What is the Health and Safety at Work Act 1974 – A Brief Overview

26May 2017


What is the Health and Safety at Work Act 1974

Often referred to as HASAW, the Health and Safety at Work Act 1974 is an Act of Parliament and the main piece of health and safety legislation in Great Britain.

It places a duty on all employers “to ensure, so far as is reasonably practicable, the health, safety and welfare at work” of all their employees.

Background to the Health And Safety At Work Act

Lord Robens at his deskThe Health and Safety at Work Act 1974 resulted from the findings of the Robens’ report 1972, which identified that current health and safety laws at the time tended to focus on specific industries only.

This left some 5 million workers unprotected by any health and safety legislation.

The public and contractors were generally ignored as the law tended to focus on the safety of plant and equipment rather than raising awareness and development of health and safety for people.

Keeping up with technology was another issue, as each piece of legislation had to be passed into law, it took a long time to apply and things were changing fast.

In 1970 Lord Robens was asked to review the provisions made for health and safety of people at work, and his conclusions formed the basis of what would become the xxHealth and Safety at Work Act 1974.xx

Photo of Lord Robens with kind permission of http://www.npg.org.uk/collections/search/portraitLarge/mw102727/Alfred-Robens-Baron-Robens-of-Woldingham

What are the founding principles of the Act?

The principle recommendation was that there should be one single Act that covers all workers.

This is known as an Enabling Act which allows the Secretary of State to make Image depicting different trades and the the scales of health and safety law in the UK which is based on balance of probabilityfurther laws underneath it (known as regulations) without the need to pass another Act of Parliament. This allows safety regulations to be put in place quickly in order to keep up with technology, or the rapid changing face of an industry.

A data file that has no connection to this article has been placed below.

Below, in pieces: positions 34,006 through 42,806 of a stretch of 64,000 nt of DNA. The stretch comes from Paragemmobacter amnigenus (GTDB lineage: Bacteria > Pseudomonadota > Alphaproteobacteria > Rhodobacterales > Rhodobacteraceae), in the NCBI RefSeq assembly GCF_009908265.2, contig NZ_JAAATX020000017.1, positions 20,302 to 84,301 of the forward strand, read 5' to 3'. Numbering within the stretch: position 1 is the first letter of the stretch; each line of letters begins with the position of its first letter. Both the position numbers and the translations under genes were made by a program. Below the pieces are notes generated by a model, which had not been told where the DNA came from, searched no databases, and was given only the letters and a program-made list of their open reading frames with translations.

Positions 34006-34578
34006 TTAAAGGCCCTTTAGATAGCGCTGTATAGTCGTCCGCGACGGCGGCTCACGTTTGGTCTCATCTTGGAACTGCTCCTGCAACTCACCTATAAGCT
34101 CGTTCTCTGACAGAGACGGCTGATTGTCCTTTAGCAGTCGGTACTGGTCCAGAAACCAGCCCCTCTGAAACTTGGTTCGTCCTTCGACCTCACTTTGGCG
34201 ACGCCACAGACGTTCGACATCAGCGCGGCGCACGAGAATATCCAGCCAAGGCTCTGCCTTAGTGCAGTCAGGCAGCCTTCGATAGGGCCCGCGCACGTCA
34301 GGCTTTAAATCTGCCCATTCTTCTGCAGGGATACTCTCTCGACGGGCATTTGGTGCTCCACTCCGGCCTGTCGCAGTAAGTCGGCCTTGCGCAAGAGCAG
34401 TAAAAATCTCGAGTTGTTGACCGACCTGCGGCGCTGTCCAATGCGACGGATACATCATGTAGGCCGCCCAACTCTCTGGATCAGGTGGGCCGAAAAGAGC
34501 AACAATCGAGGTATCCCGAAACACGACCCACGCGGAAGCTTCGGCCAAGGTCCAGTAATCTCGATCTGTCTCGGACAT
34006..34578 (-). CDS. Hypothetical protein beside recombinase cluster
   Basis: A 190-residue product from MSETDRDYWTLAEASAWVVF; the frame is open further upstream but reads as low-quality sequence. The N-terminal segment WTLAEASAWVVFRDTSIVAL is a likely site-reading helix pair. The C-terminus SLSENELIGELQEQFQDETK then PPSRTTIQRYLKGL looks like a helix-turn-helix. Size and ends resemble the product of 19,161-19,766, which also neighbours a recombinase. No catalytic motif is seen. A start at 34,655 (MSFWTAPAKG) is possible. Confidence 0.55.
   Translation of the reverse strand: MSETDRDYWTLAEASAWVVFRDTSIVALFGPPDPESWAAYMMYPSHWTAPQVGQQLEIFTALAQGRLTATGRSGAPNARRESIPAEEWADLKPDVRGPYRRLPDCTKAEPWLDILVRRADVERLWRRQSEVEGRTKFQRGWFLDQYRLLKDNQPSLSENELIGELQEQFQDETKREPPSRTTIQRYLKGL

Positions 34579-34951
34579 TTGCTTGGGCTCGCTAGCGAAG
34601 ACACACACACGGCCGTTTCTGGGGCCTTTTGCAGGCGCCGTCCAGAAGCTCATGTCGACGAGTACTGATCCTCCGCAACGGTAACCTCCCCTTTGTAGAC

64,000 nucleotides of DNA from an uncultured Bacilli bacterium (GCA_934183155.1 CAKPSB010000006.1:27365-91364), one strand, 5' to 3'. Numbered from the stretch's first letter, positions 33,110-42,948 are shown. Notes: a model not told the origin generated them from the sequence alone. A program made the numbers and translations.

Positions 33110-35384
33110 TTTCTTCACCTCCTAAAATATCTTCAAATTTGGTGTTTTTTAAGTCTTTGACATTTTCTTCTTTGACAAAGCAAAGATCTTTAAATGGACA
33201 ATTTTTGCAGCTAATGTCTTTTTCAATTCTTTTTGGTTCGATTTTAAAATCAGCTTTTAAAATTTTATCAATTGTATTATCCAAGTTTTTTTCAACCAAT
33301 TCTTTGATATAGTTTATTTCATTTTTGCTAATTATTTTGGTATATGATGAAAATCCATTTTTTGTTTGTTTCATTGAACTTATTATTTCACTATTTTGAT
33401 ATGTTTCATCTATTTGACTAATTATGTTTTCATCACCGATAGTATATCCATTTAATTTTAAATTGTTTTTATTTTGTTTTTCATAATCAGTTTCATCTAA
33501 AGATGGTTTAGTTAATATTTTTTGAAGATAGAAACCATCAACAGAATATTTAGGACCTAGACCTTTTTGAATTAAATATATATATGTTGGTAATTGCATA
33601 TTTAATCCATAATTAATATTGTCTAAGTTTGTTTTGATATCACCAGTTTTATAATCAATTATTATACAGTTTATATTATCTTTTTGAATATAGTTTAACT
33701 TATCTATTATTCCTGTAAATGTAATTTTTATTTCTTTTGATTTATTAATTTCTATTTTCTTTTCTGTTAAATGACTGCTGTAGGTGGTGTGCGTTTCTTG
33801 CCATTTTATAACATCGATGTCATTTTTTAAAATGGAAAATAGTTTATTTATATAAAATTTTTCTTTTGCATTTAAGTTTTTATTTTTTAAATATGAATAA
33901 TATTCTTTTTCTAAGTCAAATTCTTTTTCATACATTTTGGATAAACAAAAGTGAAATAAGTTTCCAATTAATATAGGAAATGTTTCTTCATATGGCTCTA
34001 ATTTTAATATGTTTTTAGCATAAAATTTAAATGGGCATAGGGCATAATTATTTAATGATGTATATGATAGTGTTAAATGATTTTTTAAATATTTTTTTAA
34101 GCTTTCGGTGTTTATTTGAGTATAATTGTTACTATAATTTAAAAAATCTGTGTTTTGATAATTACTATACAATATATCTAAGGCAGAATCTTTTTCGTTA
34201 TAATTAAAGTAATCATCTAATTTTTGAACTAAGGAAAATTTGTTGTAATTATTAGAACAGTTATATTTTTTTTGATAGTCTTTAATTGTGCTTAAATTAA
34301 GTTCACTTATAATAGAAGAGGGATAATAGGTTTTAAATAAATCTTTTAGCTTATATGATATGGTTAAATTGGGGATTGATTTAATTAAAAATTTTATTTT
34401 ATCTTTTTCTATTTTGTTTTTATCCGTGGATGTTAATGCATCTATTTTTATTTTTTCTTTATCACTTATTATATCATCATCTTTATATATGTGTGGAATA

These regulations are laws approved by Parliament and are usually following the recommendations of the HSE.

 Other principle recommendations included:

Protecting all those affected by the employer’s undertakings, including contractors, visitors, members of the public and students.

Person slipping on spilled liquidAn emphasis on health and safety management and developing safe systems of work.

Enforcement to be targeted on self regulation, rather than court enforcement. The idea being that the responsibility for good health and safety at work would become a part of everybody’s day to day working life.

The Key Points of the Health and Safety at Work Act

The key points of the health and safety at work act include the following.

Section 2. Duties of the employer to the employee.

Section 3. Duties of employers to others affected by their undertaking.

Section 4. Duties of landlords, building owners and building managers (or those in control of premises)

Section 6. Duties of suppliers.

Section 7. Duties of employees.

Section 8. Duties of employees not to interfere with anything provided for health, safety and welfare.

Section 9. The right not to be charged for PPE.

Section 36. Offences due to the fault of another person.

Section 37. Personal liability of directors.


And last but not least

Female tanker driver at workWe all have a role to play in effective health and safety, and for those actively involved in promoting safe working practices it can be a rewarding, interesting and varied role.

Please visit this site often where you will find a growing number of articles, resources, advice and opinion.

Whether you are a seasoned health and safety professional, or just getting started, we value your opinions and input so please feel free to comment on any of the posts.

Due to the ever-changing nature of regulations and the law, please visit http://www.hse.gov.uk/ for the very latest information and updates.


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